Welcome to European Tribune. It's gone a bit quiet around here these days, but it's still going.
We've seen lots of ideas on how to run a fiscal union. Eurobonds, partial pooling of sovereign debt up to the Maastricht debt limit, an agressively financed EIB, ECB monetizing deficits, outright fiscal transfers, and so on.

What they all have in common is that they've all been shot down. A big reason for this seems to be that people consider them unfair: it looks like the frugal people who've kept their houses in order are going to have to pay for the lazy wastrels. Even if the real macro story is a bit different from this (to say the least), this is an incredibly powerful narrative, which means it's important to figure out some way to get around it.

So I've figured out another mechanism for fiscal union - Migeru didn't like it much, but I'd like to hear your opinions. Keep in mind that the idea is not to create a perfect fiscal solution, but something that works good enough to actually be implemented and transform the EMU from a mass unemployment-producing machine into something reasonably functional.

The idea is that we create something we call the European Fiscal Mechanism, the EFM. This is an independent organization which is tasked with estimating the aggregate European output gap. If it detects such an output gap, it injects fiscal assets (i.e. cash) into the state budgets of all Euro member nations, in some way which is seen as fair. Say, a country which makes up 20% of the Euro economy gets 20% of the cash, no matter if it has an actual output gap or not.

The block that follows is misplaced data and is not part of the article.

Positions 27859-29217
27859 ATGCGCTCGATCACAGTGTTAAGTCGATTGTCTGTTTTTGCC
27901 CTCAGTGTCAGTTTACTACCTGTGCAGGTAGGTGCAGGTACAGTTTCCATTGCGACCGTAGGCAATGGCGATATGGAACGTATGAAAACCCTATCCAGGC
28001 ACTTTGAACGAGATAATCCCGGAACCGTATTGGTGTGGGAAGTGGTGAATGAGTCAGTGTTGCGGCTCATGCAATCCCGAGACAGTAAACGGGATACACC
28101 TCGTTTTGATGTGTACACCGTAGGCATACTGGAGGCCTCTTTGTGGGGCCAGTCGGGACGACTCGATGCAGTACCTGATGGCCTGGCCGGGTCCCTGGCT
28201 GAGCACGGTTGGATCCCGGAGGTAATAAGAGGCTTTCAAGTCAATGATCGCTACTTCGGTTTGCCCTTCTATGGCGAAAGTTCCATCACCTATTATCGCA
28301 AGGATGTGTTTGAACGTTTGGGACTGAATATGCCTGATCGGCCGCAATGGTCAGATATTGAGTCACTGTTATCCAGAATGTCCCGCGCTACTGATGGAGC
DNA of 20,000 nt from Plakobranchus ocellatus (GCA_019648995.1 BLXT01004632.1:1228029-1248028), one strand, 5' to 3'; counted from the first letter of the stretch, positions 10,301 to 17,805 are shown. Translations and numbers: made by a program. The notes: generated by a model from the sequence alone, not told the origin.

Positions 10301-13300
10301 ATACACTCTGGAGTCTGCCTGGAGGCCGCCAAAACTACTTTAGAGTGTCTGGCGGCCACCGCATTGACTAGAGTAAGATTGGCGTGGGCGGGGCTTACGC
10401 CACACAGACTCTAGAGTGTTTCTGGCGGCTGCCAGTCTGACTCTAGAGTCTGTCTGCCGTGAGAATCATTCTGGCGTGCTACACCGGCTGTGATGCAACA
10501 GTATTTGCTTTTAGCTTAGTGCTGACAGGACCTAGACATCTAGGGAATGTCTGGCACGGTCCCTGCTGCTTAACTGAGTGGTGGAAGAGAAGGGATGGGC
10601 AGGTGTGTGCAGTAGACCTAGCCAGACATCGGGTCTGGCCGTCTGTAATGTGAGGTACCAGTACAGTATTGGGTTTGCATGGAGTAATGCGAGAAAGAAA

If the crisis, like the current one, is a result of current account imbalances, spending in current account surplus nations without output gaps will help too, as it will push inflation in those countries and help get the unit labor costs in line with those in the countries with current account deficits.

The money is only disbursed from the EFM to the member state if it is spent on something. Spending it on paying down state debt does not qualify as spending in this view, but spending it on infrastructure, social programs, tax cuts and so on does.

The EFM raises money for disbursement by selling long-dated bonds into the market. All its bonds are guaranteed by the ECB. Another identical option would be direct borrowing from the ECB, but this would set off even more red lights, so we shall in this way "sanctify the money through the bid/ask spread of investment banks".

The EFM will gradually and over time manage its debt by refinancing its current bonds with new bonds when the old ones mature, and also if needed have priority access to a certain fraction of the annual the EU budget, i.e. the money which is extracted from the member states via the membership fee. This will also have the added bonus of forcing the EU to cut useless and wasteful spending programs, which is sure to be both useful and popular.

Peak oil is not an energy crisis. It is a liquid fuel crisis.

by Starvid on Tue Jul 22nd, 2014 at 06:03:57 PM EST
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